Kitten season is here, and Best Friends Animal Society, the nation's largest no-kill shelter, is inundated with the furry little felines.

It's an around-the-clock operation with nearly 200 kittens that require bottle-feeding every few hours.

There's no denying the kittens are adorable — especially when they're wrapped into little "purritos" like the ones above — but kitten season is a national problem.

From February through November, thousands of kittens are born in the U.S., and the majority of them end up in shelters without their mothers, still weeks away from weaning.

Taking care of the helpless animals can be overwhelming for many shelters, so the kittens are often euthanized upon intake.

Most of these kittens are born to feral cats that haven't been spayed or neutered.

"Recent surveys indicate something like 91 percent of pet cats are sterilized, which suggests that the vast majority of unweaned kittens are born to free-roaming, unowned community cats," Holly Sizemore, director of national programs, community programs and services, said in a news release.

If you find a litter of kittens, Sizemore says one of the best things you can do is simply leave them alone because their mother is often nearby, but another effective ways to save kittens is to prevent them from being born in the first place. That's why Best Friends and numerous other shelters and animal-welfare organizations trap-neuter-return programs.

bottle-feeding a kitten

Photo: Sarah Kichas/Best Friends Animal Society

What is trap-neuter-return?

TNR involves humanely trapping cats in a colony and then getting them spayed/neutered, vaccinated for rabies and marked for identification via eartipping. Kittens and social cats may be adopted into homes while the feral ones are returned to their colony.

It's not about rescuing cats — it's about population control, lowering euthanasia rates and creating better lives for outdoor cats. It allows the animals to live out their natural lives while eventually reducing the colonies to zero.

TNR has been practiced in the United States and Europe for decades, and studies show that it not only improves cats' lives, but also those of the people who live around them.

While sterilizing cats prevents more kittens from being born, it also decreases the chance of cats developing certain cancers, and when mating behaviors cease, so does the yowling, spraying and fighting that bothers neighbors.

"I think there are several amazing benefits for communities that arise after they embrace Trap-Neuter-Return," said veterinarian Julie Levy. "One of the most substantial ones is a resolution of the conflict that can surround cats in neighborhoods. Once residents understand that something is being done to control the cat population, they usually embrace having a trap-neuter-return program there."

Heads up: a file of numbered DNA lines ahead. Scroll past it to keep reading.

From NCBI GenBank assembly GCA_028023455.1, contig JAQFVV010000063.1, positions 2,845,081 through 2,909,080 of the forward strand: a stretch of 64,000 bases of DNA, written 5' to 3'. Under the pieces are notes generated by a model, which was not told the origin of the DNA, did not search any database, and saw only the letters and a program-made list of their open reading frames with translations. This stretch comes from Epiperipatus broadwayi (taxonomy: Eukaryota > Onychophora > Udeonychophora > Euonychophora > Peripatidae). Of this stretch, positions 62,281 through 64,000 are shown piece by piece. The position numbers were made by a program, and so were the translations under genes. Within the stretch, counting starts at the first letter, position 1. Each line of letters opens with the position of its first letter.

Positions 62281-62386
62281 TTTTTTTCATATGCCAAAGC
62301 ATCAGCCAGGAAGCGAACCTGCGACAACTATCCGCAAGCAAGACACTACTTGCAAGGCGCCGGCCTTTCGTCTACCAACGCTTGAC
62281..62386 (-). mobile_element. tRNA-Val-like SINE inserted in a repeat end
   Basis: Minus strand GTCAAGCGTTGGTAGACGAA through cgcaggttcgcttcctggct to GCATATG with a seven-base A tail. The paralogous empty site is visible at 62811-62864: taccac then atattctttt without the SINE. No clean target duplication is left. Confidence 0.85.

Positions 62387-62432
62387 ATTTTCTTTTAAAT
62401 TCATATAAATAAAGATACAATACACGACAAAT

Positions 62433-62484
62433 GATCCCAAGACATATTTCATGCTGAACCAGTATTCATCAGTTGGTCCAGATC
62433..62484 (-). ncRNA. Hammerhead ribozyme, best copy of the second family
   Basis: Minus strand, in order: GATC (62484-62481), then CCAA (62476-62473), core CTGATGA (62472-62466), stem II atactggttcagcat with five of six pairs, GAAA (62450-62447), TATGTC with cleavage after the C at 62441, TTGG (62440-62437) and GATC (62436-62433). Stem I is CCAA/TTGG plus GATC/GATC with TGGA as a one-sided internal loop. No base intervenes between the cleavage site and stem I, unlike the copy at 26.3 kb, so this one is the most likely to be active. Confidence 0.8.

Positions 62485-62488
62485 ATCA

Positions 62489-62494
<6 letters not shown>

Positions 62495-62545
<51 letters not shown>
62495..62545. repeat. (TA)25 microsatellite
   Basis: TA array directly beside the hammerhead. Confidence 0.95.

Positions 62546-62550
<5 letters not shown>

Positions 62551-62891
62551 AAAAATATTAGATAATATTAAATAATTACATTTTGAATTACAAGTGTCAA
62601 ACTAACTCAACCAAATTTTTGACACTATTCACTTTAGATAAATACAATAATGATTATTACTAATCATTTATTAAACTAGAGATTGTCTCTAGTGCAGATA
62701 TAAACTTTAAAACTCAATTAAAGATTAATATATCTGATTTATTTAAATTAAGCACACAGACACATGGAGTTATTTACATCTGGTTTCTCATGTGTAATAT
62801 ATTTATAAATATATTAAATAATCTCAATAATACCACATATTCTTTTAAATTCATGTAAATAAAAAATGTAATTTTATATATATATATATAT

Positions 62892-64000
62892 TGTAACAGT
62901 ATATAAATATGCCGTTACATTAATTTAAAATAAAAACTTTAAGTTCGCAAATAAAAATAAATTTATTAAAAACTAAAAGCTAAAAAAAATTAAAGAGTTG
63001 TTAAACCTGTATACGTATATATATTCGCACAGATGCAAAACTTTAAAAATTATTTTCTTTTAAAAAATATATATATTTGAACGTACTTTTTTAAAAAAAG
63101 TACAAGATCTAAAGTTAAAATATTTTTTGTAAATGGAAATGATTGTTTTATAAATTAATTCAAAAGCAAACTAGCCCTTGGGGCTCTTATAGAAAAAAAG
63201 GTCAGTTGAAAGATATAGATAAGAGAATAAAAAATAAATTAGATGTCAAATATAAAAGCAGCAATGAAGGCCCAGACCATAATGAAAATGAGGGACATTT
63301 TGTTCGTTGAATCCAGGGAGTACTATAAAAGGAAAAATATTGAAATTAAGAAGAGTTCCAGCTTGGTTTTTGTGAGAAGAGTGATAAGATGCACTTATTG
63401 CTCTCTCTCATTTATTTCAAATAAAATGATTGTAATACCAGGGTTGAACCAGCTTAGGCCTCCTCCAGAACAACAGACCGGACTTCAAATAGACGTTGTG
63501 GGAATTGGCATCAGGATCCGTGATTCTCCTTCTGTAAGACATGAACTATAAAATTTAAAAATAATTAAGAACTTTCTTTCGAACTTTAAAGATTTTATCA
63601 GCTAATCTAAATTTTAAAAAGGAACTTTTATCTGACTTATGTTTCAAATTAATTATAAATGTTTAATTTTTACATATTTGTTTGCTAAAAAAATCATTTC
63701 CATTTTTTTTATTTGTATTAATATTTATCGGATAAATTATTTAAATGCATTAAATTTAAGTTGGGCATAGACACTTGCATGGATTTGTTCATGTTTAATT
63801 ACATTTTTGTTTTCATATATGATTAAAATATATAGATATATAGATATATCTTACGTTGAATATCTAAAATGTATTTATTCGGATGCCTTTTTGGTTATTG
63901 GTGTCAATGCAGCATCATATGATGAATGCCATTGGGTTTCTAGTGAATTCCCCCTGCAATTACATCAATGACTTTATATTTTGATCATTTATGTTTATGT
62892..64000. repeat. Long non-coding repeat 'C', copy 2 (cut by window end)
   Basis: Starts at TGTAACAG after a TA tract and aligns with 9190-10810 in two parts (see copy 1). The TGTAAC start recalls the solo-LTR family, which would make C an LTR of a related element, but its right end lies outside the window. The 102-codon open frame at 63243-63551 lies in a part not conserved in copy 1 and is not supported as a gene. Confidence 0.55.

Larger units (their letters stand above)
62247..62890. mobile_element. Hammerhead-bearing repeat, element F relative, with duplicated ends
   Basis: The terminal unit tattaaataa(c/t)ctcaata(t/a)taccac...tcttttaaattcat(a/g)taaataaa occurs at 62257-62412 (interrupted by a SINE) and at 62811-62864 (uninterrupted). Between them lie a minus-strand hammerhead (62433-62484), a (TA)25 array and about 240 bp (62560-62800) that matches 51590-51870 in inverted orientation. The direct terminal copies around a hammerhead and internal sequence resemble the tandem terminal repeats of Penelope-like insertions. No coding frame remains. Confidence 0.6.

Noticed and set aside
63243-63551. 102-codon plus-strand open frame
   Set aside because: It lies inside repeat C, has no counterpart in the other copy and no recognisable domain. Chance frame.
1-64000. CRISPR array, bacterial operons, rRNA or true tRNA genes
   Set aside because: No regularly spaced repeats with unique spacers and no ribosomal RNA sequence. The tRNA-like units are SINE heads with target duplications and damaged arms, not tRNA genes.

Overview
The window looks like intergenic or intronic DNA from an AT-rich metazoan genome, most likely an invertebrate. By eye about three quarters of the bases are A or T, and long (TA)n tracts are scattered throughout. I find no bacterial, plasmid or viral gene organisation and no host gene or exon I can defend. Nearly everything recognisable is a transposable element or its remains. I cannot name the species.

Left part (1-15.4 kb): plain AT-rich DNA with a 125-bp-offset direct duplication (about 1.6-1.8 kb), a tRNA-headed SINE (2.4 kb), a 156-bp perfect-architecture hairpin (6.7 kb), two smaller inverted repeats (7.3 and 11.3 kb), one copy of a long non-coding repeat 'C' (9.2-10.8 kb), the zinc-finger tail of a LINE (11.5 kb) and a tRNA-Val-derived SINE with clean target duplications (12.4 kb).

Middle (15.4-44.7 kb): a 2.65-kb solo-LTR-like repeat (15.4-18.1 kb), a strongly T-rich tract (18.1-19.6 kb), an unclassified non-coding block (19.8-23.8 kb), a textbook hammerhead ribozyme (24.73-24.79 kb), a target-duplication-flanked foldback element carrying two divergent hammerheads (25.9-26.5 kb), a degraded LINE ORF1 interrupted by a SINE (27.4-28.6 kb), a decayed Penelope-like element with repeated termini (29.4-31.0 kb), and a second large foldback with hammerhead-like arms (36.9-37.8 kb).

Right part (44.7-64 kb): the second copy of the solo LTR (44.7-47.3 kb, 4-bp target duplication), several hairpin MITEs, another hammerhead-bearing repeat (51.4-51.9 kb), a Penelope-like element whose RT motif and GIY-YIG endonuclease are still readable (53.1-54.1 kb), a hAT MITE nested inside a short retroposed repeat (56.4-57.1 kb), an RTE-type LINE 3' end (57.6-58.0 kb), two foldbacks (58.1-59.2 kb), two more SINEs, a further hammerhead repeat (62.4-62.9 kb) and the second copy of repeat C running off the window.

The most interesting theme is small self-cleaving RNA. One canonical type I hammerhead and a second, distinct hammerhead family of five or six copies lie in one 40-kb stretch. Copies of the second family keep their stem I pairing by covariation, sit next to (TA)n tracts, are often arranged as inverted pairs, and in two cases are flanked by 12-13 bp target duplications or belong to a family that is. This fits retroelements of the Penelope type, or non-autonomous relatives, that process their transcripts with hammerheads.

kitten in cage

Photo: Dwight Smith/Shutterstock

Is TNR the best method to control cat populations?

While TNR is practiced in communities across the nation, there are other approaches to dealing with feral cats.

In many areas, feral cats are trapped and killed; however, it's an endless cycle.

While killing feral cats temporarily reduces the population in an area, surviving cats will continue to breed, and other cats move into the now-available territory in a phenomenon known as the vacuum effect. The same thing occurs when cats are trapped and relocated.

And while the idea of finding all cats a forever home is a nice one, the reality is that not all cats are fit for adoption.

Many feral cats have lived outside their entire lives and have had little interaction with people. Attempts to socialize them can work, but it's typically more effective to find homes for social cats and return the rest to their colony without trying to change their natural behaviors.

The Humane Society, the American Society for the Prevention of Cruelty to Animals, Best Friends Animal Society, Alley Cat Allies and numerous other organizations support trap-neuter-return programs as the most effective way to approach feral cats; however, TNR isn't without critics.

Much of the criticism is focused on the impact outdoor cats have on wildlife, especially the killing of birds.

"TNR advocates see the cat deaths as individual tragedies. But birds somehow just die as populations, or species. Because the cats do their killing out of our sight, and without our direct intervention, people fail to see that those other deaths are equally individual,” writes Richard Conniff, author of “The Species Seekers: Heroes, Fools and the Mad Pursuit of Life on Earth."

Still, more than 80 percent of Americans believe it’s more humane to leave a cat outside than to kill it.

Want to help cats in your area? Best Friends Animal Society has a variety of useful tools to help you implement a community TNR program, and the ASPCA has numerous tips and guidelines to get you started.

What's it like caring for nearly 200 kittens? In the video below, Best Friends shows all the work that goes into taking care of their sudden influx of furbabies.

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